chuán shén xiě zhào 传神写照
Convey the Spirit and Capture the Person
This term refers to literary descriptions of characters which are accurate both in form and in spirit. Chuan shen (传神), to “convey the spirit,” is to fully express the spiritual world within the character, so that he comes to life; xie zhao (写照), to “capture the person,” is to create a vivid physical depiction of him. These expressions were originally used in discussions of art but were later introduced into literature. They represent an artistic state which artists and writers try to achieve as they create images of people as well as all artistic images.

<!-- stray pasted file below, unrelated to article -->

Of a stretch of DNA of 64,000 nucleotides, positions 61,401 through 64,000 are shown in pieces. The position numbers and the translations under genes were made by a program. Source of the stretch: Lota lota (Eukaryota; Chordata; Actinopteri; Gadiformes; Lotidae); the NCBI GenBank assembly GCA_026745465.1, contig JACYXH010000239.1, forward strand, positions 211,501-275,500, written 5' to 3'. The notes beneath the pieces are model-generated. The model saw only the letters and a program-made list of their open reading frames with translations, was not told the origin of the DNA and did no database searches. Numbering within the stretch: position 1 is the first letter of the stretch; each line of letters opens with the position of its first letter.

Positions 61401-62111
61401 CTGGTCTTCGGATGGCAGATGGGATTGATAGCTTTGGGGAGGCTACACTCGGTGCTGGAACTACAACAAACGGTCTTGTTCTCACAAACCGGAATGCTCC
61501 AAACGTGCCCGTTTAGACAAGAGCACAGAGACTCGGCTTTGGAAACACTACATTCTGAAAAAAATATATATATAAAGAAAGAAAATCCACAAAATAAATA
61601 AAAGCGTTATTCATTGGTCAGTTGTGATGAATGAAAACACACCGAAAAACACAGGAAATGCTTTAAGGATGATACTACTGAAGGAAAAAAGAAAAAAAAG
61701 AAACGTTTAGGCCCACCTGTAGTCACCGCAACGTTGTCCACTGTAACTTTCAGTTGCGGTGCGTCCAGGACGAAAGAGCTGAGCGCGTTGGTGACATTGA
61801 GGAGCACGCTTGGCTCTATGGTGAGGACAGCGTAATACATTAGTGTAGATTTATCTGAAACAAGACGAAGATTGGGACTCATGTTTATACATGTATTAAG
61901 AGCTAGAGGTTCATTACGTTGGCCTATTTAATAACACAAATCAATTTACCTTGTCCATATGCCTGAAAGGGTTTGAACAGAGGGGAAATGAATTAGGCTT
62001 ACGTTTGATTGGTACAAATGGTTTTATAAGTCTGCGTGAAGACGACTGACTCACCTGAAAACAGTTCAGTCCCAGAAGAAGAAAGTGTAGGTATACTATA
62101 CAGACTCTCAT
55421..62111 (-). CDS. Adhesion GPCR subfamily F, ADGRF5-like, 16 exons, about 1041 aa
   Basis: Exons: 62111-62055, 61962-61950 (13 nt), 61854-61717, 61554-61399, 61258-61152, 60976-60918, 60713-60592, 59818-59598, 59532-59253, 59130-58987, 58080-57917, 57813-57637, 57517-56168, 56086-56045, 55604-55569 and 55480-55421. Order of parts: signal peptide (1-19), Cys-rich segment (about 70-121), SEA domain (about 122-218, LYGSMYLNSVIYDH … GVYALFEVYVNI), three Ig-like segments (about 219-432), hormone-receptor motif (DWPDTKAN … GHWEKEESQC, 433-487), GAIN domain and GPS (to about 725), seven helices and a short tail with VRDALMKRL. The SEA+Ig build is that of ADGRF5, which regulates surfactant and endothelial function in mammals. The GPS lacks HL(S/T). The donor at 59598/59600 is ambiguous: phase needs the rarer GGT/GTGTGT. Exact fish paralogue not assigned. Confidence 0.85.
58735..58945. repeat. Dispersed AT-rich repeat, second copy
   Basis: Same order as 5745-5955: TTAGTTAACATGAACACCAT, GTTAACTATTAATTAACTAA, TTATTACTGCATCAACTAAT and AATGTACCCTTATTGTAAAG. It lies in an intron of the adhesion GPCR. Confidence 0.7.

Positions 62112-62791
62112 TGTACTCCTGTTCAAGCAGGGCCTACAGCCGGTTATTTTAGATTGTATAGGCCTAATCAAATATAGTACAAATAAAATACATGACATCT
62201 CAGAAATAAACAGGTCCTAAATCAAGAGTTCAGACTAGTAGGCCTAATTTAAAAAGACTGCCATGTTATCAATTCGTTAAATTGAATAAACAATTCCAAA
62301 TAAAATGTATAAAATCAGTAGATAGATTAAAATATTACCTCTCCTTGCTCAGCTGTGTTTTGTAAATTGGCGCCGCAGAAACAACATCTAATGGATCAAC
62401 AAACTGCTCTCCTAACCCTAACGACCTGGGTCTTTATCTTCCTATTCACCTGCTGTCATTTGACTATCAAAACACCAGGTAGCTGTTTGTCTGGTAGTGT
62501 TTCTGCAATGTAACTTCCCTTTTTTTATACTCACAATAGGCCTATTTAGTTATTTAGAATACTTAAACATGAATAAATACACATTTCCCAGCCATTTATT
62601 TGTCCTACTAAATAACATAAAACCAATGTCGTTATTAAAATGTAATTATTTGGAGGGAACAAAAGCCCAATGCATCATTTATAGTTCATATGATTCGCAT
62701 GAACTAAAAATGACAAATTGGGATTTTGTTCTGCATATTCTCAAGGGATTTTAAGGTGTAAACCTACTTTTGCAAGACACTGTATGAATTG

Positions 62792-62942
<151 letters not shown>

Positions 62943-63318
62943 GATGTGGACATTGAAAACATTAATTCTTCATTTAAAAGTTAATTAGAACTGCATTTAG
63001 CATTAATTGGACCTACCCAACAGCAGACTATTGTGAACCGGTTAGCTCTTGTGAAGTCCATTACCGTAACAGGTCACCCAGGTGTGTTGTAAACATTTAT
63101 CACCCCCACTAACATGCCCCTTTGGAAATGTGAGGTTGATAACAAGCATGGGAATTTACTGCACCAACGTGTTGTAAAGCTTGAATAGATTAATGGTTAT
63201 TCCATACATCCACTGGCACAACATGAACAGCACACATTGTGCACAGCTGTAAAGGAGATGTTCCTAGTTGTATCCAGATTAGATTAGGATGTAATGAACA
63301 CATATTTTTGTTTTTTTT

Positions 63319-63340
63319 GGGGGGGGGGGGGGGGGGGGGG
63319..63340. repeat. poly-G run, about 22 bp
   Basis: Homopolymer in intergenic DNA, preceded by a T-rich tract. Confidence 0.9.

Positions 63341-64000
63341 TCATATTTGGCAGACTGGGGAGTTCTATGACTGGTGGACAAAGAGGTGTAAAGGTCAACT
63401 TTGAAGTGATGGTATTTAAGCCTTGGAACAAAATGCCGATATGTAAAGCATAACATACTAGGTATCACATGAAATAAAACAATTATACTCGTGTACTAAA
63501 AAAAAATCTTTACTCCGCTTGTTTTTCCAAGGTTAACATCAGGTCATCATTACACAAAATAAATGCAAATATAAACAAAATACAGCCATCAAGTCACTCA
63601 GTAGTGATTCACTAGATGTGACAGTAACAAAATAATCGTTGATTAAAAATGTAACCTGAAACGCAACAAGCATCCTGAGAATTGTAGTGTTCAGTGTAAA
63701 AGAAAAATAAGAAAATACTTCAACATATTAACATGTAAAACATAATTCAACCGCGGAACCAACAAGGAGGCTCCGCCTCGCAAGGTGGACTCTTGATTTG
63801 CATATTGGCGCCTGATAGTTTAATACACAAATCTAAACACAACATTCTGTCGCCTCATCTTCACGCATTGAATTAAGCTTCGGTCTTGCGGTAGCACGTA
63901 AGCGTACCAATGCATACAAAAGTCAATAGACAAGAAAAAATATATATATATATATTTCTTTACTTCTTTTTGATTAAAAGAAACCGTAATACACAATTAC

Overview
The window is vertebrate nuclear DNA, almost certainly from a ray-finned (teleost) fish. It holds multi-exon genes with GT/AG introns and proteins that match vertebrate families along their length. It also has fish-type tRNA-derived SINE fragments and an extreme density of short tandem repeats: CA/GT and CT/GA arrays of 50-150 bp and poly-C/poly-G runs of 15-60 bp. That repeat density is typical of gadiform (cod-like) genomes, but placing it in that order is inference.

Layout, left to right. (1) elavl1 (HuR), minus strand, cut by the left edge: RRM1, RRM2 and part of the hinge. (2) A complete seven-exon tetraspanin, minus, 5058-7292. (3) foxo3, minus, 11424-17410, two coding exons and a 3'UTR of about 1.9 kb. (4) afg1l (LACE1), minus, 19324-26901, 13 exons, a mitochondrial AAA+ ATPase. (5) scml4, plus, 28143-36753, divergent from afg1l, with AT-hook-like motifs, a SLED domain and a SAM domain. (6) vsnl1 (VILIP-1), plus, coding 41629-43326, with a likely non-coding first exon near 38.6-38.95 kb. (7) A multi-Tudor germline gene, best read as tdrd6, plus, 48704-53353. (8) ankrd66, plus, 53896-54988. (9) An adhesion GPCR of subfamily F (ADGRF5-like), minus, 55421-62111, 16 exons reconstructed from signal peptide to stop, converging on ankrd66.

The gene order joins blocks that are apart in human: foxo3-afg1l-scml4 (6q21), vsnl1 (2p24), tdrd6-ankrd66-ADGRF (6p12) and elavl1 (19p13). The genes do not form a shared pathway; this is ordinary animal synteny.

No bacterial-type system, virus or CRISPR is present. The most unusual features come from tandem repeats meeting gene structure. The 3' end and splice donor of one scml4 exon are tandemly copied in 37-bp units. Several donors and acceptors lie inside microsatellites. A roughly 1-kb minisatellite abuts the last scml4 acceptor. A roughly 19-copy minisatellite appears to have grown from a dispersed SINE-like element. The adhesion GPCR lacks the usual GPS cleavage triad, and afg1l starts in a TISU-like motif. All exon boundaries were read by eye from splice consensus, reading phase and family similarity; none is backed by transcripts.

The heights of artistry do not lie in whether or not someone’s physical shape is well portrayed. Rather, it is the eyes which convey the spirit and capture the person. (Liu Yiqing: A New Account of the Tales of the World)
It is a subtle trick of great writers to deliberately change the subject or to leave something unsaid. Where one thought can give rise to another, the author deliberately refrains from doing so, and instead turns to other descriptions or narratives, thus creating a void which conveys the spirit and captures the person. By doing so, lyrical expression becomes even more vivid and lifelike. (Liu Xizai: Overview of Literary Theories)
The image of Lu Zhishen portrayed by the author remains lifelike even after a thousand years. He is truly a master who can convey the spirit and capture the person! (Li Zhi’s Annotations on Outlaws of the Marsh)